Skexe Blanket Panels
In this show, Friday debuts his panel series “Skexe”. To the Coast Salish people, blankets have always been an integral part of daily life. Friday writes that they were often used “to pay off debts, to show gratitude, or to indicate status. A blanket is one of the most honored gifts to receive, not just because of the amount of time it takes to make, but also its ability to keep you in warmth and in health for the long winter.”
Historically, Native blankets were made from woven plant fibers, animal hides and fur, and eventually from fabric woven by hand from wool or cotton. Unique to the Northwest is the use of the fur from the Skexe or the Coast Salish woolly dog.
The Salish woolly dog was a small, white, long-haired dog with prick ears, curled tail, fox-like face, and a thick coat. When Captain George Vancouver observed the Salish woolly dog around the Puget Sound in 1792, he thought that it looked like a larger version of a Pomeranian. It is thought that dog hair was mainly used in textiles woven before 1862, when sheep wool became common causing the woolly dog to go extinct. Researchers are only aware of one surviving blanket of primarily dog hair. This blanket is housed at the Burke Museum of Natural History and Culture in Seattle, Washington.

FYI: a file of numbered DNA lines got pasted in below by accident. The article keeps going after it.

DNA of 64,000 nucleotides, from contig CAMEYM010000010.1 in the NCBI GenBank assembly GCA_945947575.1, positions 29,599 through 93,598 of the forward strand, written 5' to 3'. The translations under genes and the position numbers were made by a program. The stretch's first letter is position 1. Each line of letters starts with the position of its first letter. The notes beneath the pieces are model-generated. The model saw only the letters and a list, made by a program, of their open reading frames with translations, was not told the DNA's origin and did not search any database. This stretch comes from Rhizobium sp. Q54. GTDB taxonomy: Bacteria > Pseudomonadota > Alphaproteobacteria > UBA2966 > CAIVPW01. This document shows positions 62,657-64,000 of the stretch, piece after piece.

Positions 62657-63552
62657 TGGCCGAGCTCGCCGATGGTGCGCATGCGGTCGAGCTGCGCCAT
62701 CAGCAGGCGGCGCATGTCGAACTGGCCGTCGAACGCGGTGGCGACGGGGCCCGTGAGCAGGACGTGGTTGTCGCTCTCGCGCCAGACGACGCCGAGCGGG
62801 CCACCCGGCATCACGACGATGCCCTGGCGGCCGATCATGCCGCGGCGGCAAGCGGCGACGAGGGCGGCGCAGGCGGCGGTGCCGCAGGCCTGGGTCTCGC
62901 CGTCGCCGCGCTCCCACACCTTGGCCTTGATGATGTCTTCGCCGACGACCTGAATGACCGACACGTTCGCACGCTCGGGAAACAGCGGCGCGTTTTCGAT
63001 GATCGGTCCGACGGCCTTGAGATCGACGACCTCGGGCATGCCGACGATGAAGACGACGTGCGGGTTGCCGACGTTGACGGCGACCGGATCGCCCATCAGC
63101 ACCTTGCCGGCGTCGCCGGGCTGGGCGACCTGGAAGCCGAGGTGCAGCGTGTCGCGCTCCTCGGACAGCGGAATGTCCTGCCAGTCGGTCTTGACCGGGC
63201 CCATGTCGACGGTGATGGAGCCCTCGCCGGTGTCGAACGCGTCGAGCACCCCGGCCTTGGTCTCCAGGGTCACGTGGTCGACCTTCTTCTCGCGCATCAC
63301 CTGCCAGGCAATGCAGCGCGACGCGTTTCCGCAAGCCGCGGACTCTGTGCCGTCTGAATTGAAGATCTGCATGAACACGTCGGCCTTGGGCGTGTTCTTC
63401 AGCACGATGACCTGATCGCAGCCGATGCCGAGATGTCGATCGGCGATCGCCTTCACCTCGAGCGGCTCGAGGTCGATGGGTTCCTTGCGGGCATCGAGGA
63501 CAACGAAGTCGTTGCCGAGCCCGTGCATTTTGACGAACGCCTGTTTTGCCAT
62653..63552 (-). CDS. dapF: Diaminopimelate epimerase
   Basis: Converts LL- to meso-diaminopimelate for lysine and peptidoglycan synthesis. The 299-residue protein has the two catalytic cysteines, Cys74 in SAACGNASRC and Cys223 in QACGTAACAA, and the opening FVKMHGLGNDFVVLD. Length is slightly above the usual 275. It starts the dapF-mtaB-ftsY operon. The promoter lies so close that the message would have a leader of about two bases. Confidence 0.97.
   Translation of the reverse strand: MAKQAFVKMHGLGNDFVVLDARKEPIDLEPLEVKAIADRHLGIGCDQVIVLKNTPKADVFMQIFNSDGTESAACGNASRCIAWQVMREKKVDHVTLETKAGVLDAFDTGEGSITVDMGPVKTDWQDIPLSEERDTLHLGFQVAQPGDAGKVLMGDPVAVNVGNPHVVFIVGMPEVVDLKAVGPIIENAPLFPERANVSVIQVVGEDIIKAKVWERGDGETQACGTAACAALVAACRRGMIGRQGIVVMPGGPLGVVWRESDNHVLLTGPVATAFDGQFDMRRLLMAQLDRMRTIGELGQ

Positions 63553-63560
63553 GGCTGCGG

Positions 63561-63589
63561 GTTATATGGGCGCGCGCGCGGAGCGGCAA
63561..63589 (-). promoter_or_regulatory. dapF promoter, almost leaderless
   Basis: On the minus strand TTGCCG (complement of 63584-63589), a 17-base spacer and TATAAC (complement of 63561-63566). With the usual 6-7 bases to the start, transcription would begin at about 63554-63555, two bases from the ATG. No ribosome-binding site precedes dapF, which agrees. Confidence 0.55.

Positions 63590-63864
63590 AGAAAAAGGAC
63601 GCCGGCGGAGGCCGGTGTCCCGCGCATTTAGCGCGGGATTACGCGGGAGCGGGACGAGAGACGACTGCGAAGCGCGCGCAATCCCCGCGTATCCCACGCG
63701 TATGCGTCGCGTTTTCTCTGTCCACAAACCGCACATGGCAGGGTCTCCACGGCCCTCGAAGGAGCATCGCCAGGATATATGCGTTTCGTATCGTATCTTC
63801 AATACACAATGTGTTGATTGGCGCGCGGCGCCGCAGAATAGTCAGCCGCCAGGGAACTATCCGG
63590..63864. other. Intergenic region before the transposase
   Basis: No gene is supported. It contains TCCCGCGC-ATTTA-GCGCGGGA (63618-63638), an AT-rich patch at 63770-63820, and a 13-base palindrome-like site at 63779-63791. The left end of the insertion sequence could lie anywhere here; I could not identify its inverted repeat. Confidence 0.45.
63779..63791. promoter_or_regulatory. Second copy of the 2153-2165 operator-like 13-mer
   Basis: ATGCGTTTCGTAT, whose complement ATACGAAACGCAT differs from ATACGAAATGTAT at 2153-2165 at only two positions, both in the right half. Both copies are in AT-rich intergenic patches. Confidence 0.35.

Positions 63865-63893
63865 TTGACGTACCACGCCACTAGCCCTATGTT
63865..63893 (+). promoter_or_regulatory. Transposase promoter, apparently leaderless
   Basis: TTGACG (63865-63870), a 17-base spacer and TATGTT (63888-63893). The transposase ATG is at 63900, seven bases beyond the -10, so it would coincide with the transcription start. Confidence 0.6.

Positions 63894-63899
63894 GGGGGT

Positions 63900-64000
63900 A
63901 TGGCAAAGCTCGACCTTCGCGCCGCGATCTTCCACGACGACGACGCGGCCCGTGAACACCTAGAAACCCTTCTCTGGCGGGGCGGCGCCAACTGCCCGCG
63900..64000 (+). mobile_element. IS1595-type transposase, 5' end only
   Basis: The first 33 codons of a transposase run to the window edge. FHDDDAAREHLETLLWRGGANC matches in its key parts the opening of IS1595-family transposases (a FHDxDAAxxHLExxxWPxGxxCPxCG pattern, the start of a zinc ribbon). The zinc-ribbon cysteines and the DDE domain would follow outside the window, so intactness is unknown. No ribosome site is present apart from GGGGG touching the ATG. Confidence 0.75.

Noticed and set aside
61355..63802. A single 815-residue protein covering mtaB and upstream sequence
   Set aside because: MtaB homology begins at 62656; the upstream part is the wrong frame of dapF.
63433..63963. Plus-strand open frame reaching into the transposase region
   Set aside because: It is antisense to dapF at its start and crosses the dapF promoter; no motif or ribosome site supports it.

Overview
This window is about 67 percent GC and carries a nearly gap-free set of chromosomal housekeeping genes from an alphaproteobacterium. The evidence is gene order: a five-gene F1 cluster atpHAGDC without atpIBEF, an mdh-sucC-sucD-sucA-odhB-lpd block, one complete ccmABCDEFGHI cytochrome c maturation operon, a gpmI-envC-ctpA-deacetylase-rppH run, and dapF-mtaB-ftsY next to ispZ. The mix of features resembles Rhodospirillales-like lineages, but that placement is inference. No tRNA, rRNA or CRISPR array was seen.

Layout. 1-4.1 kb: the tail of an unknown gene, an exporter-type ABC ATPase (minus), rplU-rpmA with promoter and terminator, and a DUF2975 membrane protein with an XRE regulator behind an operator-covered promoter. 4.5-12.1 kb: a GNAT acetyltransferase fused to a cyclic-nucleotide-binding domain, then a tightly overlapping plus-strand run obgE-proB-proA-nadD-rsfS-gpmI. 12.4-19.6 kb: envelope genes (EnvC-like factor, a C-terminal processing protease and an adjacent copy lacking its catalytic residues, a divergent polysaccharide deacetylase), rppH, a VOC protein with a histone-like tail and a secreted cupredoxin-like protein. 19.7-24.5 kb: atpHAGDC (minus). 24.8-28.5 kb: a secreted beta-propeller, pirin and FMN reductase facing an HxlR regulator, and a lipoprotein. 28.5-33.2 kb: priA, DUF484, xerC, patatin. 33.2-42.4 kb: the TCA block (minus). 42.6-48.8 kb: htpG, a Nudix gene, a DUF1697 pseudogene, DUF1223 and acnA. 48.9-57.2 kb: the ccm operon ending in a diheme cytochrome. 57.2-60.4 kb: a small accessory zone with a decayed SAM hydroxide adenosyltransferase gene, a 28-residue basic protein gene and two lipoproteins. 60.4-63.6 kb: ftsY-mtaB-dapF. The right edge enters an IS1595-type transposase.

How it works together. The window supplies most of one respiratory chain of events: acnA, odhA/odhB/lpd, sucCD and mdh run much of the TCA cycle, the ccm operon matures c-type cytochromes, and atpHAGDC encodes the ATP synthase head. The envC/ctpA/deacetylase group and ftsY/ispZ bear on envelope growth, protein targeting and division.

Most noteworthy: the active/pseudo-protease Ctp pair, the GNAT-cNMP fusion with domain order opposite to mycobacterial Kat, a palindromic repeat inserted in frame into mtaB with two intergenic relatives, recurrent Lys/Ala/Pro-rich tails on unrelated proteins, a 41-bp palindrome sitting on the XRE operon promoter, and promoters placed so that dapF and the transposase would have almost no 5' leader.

Friday’s “Skexe” panels reimagine this textile through the medium of glass. He creates these panels in a similar method to his “woven” glass baskets. A mosaic of glass cane is arranged flat, and heated. A layer of clear glass is added to the mosaic, and it can be picked up and rolled into a cylinder (shown in process photo). The cylinder is then slit open and laid back down and cooled, and eventually sandblasted on the back side.